July will offer quite the variety of things to observe this year. Let’s start with planets. You’ve probably been watching Venus, the bright evening star that has dominated the western sky at dusk the past couple of months. On the fifteenth of this month she will be joined by a beautiful, thin crescent Moon, so close together that you won’t be able to fit two fingers held at arm’s length between them. This will be the best pairing of the two that I have seen in many years. Look west any time after sunset. In fact, you could use binoculars to see how early you are able to spot the planet.

Venus isn’t the only visible planet this month. Look right below the Moon on the fourteenth for Mercury (use binoculars). Look due south to see Jupiter about a third of the way up from the horizon and brighter than everything except Venus. Farther in the southeast lies Saturn, shining brightly over the constellation Sagittarius, the Teapot. Later Mars will rise in the southeast and begin its summer show when it is at opposition (in the opposite direction as the Sun) on July 26. Being at opposition, the telescopic viewing of the planet will be at its best.

The summer constellations begin to take their places in the sky with promises of sights to come. Look overhead for the Big Dipper and Bootes and further east for the summer triangle. Meanwhile, the southern horizon promises to reveal Scorpio and Sagittarius while Hercules, with its magnificent star cluster, is nearly overhead. In the next few months there will be plenty to see up in the sky. 

This month in history:

July 1: 100 inch mirror arrives at Mt. Wilson Observatory – 1917
July 4: Supernova, whose remnant is known as the Crab Nebula, is witnessed – 1054
July 4: Mars Pathfinder lands on Mars – 1997
July 6: Newton’s book, Principia, is published – 1687
July 9: Voyager 2 flies past Jupiter – 1979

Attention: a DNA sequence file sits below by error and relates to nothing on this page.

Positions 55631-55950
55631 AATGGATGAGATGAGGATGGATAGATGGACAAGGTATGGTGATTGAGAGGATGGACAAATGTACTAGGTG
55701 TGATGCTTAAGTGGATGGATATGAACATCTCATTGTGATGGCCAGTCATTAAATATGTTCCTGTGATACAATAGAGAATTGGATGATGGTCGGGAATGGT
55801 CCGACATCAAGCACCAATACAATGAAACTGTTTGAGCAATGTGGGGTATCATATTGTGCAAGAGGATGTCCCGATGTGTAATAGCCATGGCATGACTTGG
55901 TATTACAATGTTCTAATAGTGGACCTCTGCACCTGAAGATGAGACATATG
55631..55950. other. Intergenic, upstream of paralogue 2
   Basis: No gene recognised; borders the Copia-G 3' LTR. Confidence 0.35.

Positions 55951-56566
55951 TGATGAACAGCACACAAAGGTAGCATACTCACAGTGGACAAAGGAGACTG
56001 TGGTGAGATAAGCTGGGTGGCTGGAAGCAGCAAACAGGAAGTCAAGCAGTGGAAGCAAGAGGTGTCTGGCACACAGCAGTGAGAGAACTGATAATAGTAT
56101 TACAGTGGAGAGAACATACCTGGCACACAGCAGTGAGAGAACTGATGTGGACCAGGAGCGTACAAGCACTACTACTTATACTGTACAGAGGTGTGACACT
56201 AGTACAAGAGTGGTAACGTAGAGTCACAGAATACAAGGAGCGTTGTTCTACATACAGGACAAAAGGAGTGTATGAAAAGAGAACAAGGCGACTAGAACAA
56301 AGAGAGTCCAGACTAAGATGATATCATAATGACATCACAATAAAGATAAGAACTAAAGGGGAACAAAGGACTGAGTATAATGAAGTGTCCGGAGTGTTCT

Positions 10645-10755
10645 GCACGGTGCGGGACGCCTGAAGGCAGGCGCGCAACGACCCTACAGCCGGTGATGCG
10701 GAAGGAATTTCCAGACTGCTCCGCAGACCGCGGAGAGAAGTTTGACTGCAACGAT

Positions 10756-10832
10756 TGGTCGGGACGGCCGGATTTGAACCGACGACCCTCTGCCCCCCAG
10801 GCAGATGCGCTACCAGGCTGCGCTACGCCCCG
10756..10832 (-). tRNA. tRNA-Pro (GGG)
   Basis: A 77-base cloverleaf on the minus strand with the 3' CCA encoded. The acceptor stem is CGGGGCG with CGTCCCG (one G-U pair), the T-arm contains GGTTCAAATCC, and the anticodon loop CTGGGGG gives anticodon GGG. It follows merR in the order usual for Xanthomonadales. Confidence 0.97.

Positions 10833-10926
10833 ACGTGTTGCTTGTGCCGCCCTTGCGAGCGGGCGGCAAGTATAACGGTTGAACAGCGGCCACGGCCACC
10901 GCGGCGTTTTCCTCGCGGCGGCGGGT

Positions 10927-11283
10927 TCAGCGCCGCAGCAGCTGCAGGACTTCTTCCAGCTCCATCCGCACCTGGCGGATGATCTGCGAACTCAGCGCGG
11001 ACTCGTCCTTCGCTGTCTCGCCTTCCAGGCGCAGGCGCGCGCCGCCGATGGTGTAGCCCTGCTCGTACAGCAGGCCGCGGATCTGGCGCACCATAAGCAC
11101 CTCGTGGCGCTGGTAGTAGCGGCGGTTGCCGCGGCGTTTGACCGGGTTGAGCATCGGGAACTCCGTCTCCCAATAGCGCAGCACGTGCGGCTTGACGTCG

July 20: Humans walk on Moon for the first time – 1969
July 24: First rocket launched from Cape Canaveral – 1950

Apr 01

What’s Up in the Sky

What’s Up in the Sky – April, 2018

The April Sky Has Much to Offer

Sky watchers in April should enjoy a month that begins with the appearance of one of the brightest objects in the sky, the planet Venus. Considering the clear weather we’ve been having recently (rather unusual for March) many readers have probably already spotted Earth’s sister planet low in the west after sunset. April will see Venus become higher in the sky and set a full hour later, making it even easier to see. On the seventeenth the goddess of love is joined by a thin crescent Moon, a spectacular sight indeed.

As the month begins, Jupiter shines brilliantly in the southwest before sunrise and is also visible at night, rising three hours after sunset. The time shortens to half an hour after sunset by April 30 and around mid-month Jupiter starts rising before Venus sets. Look each evening to find out the first date you can see both bright planets at the same time.

Mars and Saturn put on quite a show early in April, shining just above the Teapot in Sagittarius. Starting on April 1, if you look about an hour before sunrise on consecutive days, you will easily see how their positions change relative to one another. They will be joined by an almost-last-quarter Moon on the seventh.

Although the spectacular constellations of winter such as Orion, Gemini, and Taurus are still visible in the west, they are slowly fading and dropping out of view. They are replaced by Leo, the lion, high in the southern sky as April progresses. If you turn around, face north and look almost straight up, you will see Ursa Major, aka the Big Dipper, almost directly opposite from Leo with respect to the zenith. Many people don’t think of the Bear and the Lion as being so closely related to each other in the sky, but it is an interesting combination at this time of year.